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Individual differences |
Methods | Statistics | Clinical | Educational | Industrial | Professional items | World psychology |
The "Lost in the Mall" technique, formerly known as the Familial Informant Narrative Procedure, is a procedure which can be used to create false memories. The technique was first developed by psychologist Elizabeth Loftus in an effort to explain how normal people can claim to have recovered memories of experiences like alien abduction or satanic ritual abuse.
In a ground-breaking experiment, Loftus and her student Jacqueline Pickrell gave participants short narratives, all supposedly provided by family members, describing childhood events, and asked them to recall the events. Unbeknownst to the participants, however, one of the narratives was entirely false. It told of the person, as child of 5 or 6, being lost in a shopping mall for an extended period of time before finally being rescued by an elderly person and reunited with his or her family. In the study, nearly 25% of the small sample of participants reported to be able to remember this event, even though it never actually occurred. Many people were able to provide embellishing details that were not supplied by the investigators. Loftus interpreted this to mean that the very act of imagining the events led to the creation of false memories.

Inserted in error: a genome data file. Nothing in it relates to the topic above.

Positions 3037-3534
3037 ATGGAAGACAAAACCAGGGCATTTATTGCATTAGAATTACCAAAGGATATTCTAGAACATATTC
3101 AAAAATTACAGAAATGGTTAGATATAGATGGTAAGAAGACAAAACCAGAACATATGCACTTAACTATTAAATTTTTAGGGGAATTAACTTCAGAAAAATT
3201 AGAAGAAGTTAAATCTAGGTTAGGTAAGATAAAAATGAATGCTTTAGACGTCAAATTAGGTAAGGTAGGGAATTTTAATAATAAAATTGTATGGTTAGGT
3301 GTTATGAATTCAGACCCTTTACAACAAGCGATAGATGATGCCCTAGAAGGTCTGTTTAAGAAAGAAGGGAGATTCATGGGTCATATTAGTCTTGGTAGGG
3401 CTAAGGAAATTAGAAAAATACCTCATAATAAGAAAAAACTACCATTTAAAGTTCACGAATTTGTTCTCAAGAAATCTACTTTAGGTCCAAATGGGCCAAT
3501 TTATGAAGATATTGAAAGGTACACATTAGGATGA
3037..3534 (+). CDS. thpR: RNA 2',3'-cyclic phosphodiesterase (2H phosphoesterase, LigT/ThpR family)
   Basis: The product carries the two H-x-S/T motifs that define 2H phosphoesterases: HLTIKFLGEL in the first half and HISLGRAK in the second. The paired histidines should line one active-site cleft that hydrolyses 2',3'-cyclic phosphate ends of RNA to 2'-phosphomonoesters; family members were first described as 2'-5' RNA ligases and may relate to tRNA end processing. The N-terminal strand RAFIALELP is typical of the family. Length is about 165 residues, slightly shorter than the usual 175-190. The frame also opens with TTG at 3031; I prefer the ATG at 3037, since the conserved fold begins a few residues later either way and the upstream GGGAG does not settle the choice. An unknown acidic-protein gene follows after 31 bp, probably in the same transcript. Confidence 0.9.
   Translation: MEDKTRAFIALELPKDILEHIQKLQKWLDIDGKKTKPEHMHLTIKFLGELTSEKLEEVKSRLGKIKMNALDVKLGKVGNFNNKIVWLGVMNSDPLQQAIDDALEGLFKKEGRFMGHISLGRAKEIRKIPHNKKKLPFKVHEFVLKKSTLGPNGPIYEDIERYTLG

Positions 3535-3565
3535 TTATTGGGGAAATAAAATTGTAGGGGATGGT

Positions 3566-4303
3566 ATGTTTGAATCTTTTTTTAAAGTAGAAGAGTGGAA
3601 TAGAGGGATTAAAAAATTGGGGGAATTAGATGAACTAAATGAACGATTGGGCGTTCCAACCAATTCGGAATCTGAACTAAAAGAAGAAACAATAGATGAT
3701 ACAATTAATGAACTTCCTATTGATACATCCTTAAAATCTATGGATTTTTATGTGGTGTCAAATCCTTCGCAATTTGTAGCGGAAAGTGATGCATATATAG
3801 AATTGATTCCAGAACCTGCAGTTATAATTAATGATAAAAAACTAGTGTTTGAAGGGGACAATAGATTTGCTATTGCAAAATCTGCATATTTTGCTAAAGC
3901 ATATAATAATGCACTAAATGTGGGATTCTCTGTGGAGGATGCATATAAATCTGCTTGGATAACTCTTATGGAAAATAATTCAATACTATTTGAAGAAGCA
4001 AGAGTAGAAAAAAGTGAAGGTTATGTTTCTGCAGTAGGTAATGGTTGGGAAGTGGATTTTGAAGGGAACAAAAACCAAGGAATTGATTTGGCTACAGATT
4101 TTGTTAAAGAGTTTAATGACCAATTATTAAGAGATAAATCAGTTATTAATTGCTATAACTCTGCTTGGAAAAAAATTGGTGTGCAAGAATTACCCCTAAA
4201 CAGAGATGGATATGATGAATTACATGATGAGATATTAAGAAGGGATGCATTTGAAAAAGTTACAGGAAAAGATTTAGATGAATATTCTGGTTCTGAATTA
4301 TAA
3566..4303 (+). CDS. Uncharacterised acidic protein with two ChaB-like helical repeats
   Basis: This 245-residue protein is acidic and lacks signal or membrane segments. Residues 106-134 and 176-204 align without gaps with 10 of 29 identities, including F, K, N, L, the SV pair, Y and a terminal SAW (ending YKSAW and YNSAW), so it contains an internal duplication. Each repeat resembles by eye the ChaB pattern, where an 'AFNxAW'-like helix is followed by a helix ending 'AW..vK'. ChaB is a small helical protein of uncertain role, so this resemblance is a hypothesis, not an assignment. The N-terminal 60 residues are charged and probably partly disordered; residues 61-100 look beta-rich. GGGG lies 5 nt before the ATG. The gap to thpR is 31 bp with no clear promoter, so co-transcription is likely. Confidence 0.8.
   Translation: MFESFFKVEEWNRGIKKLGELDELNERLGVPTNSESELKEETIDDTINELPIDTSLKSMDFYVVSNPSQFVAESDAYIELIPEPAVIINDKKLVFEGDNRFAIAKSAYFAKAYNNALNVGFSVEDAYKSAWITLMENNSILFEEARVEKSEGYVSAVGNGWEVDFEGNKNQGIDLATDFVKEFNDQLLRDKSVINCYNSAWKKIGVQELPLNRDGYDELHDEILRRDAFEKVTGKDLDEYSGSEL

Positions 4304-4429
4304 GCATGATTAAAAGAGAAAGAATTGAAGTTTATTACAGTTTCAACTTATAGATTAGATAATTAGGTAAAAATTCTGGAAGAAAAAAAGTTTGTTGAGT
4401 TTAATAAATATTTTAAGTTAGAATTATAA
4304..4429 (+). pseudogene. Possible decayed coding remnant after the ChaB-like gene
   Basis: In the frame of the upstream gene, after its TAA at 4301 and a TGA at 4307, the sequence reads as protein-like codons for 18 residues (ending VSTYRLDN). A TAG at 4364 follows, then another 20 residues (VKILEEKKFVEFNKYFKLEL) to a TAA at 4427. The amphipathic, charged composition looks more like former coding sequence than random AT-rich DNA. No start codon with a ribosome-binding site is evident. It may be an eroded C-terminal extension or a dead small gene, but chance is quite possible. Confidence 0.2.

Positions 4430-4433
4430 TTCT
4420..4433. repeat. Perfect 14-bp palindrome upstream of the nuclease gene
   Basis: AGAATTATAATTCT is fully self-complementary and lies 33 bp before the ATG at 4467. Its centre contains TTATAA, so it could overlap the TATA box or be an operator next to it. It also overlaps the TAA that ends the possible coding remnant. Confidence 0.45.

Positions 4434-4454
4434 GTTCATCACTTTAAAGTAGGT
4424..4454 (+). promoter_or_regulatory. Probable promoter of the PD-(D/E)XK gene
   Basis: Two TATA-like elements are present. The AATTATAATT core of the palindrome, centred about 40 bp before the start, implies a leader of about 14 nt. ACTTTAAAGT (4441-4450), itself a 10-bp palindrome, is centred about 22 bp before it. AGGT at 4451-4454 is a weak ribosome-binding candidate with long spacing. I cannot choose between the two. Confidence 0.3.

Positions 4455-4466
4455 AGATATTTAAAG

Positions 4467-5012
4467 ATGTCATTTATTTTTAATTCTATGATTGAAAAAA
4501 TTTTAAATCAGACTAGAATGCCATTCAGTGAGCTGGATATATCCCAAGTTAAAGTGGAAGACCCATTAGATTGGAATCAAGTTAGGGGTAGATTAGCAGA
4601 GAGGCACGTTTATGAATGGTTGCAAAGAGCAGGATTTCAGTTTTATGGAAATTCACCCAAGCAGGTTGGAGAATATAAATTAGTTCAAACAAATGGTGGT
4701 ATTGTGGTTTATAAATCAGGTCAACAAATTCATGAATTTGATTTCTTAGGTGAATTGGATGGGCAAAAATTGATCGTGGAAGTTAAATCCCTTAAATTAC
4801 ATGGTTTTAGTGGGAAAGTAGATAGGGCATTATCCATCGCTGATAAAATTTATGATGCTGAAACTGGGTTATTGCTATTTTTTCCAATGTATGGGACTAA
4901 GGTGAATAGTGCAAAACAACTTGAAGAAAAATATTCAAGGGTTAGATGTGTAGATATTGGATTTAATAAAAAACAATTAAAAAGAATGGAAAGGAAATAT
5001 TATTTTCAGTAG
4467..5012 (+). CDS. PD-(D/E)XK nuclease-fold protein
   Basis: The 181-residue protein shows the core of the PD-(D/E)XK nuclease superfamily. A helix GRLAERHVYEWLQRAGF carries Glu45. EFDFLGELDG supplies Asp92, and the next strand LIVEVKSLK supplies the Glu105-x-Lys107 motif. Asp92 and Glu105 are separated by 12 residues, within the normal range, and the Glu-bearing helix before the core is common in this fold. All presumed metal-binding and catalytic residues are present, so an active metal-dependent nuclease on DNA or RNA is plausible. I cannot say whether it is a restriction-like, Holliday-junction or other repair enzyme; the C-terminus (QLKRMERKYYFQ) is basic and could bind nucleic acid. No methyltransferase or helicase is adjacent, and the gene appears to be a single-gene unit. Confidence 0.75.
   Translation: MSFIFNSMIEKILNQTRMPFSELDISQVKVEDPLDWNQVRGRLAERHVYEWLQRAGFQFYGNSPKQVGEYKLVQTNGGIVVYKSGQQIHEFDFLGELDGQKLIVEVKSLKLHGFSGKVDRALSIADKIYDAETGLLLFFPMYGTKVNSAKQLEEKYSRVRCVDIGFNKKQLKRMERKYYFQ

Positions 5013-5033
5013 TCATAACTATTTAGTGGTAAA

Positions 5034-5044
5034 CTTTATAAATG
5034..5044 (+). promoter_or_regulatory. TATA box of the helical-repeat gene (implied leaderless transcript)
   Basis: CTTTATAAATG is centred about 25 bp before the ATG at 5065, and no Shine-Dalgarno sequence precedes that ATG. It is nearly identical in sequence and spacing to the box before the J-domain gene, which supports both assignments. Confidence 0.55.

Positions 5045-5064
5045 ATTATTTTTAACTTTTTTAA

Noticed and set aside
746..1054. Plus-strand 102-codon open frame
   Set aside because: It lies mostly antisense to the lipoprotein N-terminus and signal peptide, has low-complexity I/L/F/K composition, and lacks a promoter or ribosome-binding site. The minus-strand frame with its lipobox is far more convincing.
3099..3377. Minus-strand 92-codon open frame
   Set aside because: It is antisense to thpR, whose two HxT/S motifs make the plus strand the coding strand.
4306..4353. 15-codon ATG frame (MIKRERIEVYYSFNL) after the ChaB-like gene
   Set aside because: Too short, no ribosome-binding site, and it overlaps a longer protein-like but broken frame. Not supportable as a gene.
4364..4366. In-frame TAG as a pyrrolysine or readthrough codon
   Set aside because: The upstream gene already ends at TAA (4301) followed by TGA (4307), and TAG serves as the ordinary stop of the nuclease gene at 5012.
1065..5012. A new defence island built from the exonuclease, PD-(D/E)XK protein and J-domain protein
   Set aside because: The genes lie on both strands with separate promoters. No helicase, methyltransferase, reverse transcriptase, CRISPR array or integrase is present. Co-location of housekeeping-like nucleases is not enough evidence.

One potential criticism of the initial study, which created the false memory of having been lost in a shopping mall, is that being lost in a store as a child is a common occurrence. Perhaps the 25% who recalled the false memory had actually been lost in a mall as children, and were recalling that event. However, in subsequent studies performed by a variety of researchers, the lost-in-the-mall technique has been used to generate false memories of such extreme events as:
- taking a hot-air balloon ride
- being hospitalized overnight
- having a bizarre accident at a family wedding
- having nearly drowned but been rescued by a lifeguard
- being the victim of a vicious animal attack
The "lost in a shopping mall" study, and others inspired by it, have been cited to support claims that psychotherapists can implant memories of false autobiographical information of childhood trauma in their patients.
- Loftus, E. F., & Pickrell, J. E. (1995). The formation of false memories. Psychiatric Annals, 25, 720–725.
- Loftus, E.F. (2003) Make-Believe Memories (PDF)
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